Tuesday, July 27, 2010

Wheat, Weeds, and a Tax Collector

I got involved in a discussion today when someone asked, I think rhetorically, if the weeds were going to grow with the wheat until the harvest.

I live in a small town in Central Minnesota - we're more corn and cattle than wheat around here, but the agricultural realities are the same. One of the frustrations of farming is that it's hard to distinguish the crop from the weeds - and I'm not going to get sidetracked with a discussion of herbicides and agribusiness.

Where was I? Wheat. Weeds. Harvest. Right.

That 'wheat and weeds' question refers to Matthew 13:24-30, where Jesus makes a point by describing a farmer who lets weeds and wheat grow together until the harvest, because he wants to be sure that no wheat is mistaken for a weed.

The question about wheat and weeds gets answered fairly clearly:
"Let them grow together until harvest; 11 then at harvest time I will say to the harvesters, 'First collect the weeds and tie them in bundles for burning; but gather the wheat into my barn.' "
(Matthew 13:30)
I don't mind the idea that wheat and weeds will grow side-by-side at all: since I've looked a whole lot like a weed, from time to time.

I'm pretty sure that I'm not the only person in that position, and I'm quite willing to wait until I face my Lord and get sorted out. ("Particular judgment" is the technical term for that. More in the Catechism of the Catholic Church, 1020-1022, 1051)

Terribly 'Virtuous' Folks, and a Man With Sense

Then there's the Luke 18:9-14 thing, where Jesus told about a Pharisee who was quite thankful:
" 'The Pharisee took up his position and spoke this prayer to himself, "O God, I thank you that I am not like the rest of humanity--greedy, dishonest, adulterous--or even like this tax collector. I fast twice a week, and I pay tithes on my whole income." ' "
(Luke 18:11-14)
You know how that parable ends: the tax collector, who's got a much more realistic understanding of the situation and simply asks for mercy, comes out as the preferred role model.

Being Right, Acting Right, and Remembering Who We are

I've noticed that people don't, as a rule, react well when someone else insults them and ridicules their beliefs. People don't seem to appreciate condescension, either: not when they're the object of it.

Given my beliefs and way of life, I'm apt to tune out someone who refers to me as one of those "crazy religious people," and explains that anybody who thinks that God exists is obviously quite unintelligent. What can I say? I'm a human being.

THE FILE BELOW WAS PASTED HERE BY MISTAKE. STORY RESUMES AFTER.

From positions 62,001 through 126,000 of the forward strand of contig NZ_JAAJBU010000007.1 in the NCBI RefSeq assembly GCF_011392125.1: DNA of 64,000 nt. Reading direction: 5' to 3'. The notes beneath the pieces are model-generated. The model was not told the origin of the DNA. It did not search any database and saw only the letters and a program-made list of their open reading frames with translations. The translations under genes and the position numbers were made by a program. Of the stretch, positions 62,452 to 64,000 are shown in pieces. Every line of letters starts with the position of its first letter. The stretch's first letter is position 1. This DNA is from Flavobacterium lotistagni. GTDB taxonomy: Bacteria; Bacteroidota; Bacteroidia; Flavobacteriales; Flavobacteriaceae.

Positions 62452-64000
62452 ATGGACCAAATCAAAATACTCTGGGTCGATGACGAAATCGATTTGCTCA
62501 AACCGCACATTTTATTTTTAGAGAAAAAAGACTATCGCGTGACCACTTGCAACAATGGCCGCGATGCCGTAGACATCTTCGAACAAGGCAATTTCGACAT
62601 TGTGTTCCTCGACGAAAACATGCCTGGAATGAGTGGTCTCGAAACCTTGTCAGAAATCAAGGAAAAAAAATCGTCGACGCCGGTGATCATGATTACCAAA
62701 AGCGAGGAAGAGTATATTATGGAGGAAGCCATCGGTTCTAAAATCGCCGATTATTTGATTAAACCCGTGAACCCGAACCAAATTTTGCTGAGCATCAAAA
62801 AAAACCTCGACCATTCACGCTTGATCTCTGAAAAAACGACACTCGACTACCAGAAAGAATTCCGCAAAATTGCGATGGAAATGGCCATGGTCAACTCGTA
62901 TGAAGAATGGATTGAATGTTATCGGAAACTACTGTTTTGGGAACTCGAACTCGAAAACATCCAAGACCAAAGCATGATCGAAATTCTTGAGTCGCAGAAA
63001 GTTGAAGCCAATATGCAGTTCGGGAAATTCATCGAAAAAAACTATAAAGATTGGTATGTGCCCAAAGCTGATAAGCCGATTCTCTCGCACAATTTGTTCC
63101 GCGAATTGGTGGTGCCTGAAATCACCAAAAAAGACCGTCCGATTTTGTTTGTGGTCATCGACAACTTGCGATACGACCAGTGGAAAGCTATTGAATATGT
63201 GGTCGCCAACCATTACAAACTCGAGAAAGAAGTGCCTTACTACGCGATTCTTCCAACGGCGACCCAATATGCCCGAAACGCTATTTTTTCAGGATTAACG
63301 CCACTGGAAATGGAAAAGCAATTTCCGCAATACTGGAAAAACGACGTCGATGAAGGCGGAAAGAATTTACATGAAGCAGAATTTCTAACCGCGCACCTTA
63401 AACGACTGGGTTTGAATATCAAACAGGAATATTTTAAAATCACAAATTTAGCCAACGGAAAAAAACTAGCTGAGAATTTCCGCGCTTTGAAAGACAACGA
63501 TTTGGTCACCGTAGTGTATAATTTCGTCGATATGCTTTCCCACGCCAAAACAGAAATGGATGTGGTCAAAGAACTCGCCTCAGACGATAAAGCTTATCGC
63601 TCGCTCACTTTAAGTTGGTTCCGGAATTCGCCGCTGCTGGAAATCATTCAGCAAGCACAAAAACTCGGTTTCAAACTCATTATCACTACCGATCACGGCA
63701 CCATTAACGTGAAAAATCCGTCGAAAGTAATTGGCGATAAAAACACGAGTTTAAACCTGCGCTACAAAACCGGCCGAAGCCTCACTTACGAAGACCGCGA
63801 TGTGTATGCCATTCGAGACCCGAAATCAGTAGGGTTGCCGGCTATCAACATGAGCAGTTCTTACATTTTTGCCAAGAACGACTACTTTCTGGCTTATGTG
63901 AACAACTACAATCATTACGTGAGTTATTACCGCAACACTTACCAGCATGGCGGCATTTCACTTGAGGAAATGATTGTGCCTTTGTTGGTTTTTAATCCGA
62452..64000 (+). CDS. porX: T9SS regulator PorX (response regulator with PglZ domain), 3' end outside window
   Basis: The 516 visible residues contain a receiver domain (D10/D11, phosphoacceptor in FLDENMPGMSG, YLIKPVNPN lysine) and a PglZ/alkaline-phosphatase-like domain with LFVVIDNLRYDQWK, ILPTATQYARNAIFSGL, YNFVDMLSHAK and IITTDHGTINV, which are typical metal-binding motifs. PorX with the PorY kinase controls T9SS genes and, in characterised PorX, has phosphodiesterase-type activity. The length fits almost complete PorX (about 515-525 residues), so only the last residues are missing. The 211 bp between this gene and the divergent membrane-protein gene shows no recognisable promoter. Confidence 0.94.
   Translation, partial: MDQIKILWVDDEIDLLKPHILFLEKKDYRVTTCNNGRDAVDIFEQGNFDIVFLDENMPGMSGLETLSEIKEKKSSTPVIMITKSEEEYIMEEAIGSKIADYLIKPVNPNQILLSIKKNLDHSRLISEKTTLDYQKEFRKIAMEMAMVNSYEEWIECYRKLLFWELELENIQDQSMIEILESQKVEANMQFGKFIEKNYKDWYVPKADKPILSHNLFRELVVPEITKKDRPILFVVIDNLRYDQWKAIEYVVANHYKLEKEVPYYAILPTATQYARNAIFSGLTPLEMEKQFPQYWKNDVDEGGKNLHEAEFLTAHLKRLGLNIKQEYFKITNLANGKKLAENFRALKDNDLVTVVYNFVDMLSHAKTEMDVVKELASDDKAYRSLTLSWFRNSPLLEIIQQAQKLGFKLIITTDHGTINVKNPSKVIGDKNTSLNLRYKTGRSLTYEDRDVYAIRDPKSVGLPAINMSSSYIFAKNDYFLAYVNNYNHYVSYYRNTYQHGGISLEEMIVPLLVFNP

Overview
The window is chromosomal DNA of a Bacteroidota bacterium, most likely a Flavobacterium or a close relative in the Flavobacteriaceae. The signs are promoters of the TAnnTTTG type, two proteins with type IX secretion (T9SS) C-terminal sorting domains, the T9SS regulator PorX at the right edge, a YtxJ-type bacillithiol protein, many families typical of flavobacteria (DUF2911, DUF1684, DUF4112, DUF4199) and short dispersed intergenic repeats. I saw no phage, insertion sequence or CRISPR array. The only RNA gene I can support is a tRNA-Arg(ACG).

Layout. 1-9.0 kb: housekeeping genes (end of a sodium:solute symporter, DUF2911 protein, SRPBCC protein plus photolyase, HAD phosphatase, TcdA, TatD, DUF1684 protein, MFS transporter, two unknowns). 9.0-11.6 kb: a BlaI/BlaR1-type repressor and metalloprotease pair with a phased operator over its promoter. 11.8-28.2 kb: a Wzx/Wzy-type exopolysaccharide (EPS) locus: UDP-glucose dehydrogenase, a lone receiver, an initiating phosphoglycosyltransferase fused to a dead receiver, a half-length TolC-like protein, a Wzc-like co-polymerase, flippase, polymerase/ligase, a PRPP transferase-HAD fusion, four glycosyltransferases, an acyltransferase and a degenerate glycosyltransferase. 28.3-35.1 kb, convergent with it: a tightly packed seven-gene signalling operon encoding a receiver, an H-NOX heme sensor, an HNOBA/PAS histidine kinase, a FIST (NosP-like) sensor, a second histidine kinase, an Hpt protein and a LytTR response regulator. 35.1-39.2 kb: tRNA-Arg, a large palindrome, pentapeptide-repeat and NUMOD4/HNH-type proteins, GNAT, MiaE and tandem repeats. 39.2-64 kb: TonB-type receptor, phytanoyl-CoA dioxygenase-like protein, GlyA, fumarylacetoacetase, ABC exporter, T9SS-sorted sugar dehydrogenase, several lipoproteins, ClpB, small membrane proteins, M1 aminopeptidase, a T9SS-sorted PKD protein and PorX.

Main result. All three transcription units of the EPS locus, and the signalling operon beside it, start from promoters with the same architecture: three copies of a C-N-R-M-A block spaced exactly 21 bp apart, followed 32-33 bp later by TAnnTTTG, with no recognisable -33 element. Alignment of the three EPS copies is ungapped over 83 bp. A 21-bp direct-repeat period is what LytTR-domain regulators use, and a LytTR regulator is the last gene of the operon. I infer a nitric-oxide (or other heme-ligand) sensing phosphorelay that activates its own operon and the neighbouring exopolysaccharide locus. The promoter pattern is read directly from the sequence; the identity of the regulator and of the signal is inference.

Folks living in this world who aren't exactly like me - aren't really all that different, either. As I've written before, "those heretics may not like being called heretics." Technically, I've been a heretic for a substantial portion of my life. I didn't know that I was, and converted to Catholicism after I figured out what the score was: but the fact remains that I haven't always been a Catholic: and thus was, in a sense, a heretic.

The process of my conversion might have taken longer - or not happened at all - if I'd been harangued by some Catholic equivalent of a fire-and-brimstone preacher. I know that I'm a sinner - and that we're all in need of God's mercy. I'm not impressed when someone else seems to think that he and his buddies are the good guys, and that folks who aren't just like them - well, aren't.

Railing about 'those sinners over there' and extolling the virtues of folks who agree with me might feel good. But on the whole, I'd rather not explain why I indulged in that sort of self-righteousness to my Lord, when I meet Him one-on-one.

I don't think he approves of that sort of thing.

Communicating When Not Everybody's Just Like Me

I've put together another set of posts, in "What do I Really Feel About [___]," on communicating:

2 comments:

Brigid said...

You've got some extra punctuation here:

my barn.' " ' "

The Friendly Neighborhood Proofreader

Brian, aka Aluwir, aka Norski said...

Brigid,

Got it, thanks!

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Marian Apparition: Champion, Wisconsin

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What's That Doing in a Nice Catholic Blog?

From time to time, a service that I use will display links to - odd - services and retailers.

I block a few of the more obvious dubious advertisers.

For example: psychic anything, numerology, mediums, and related practices are on the no-no list for Catholics. It has to do with the Church's stand on divination. I try to block those ads.

Sometime regrettable advertisements get through, anyway.

Bottom line? What that service displays reflects the local culture's norms, - not Catholic teaching.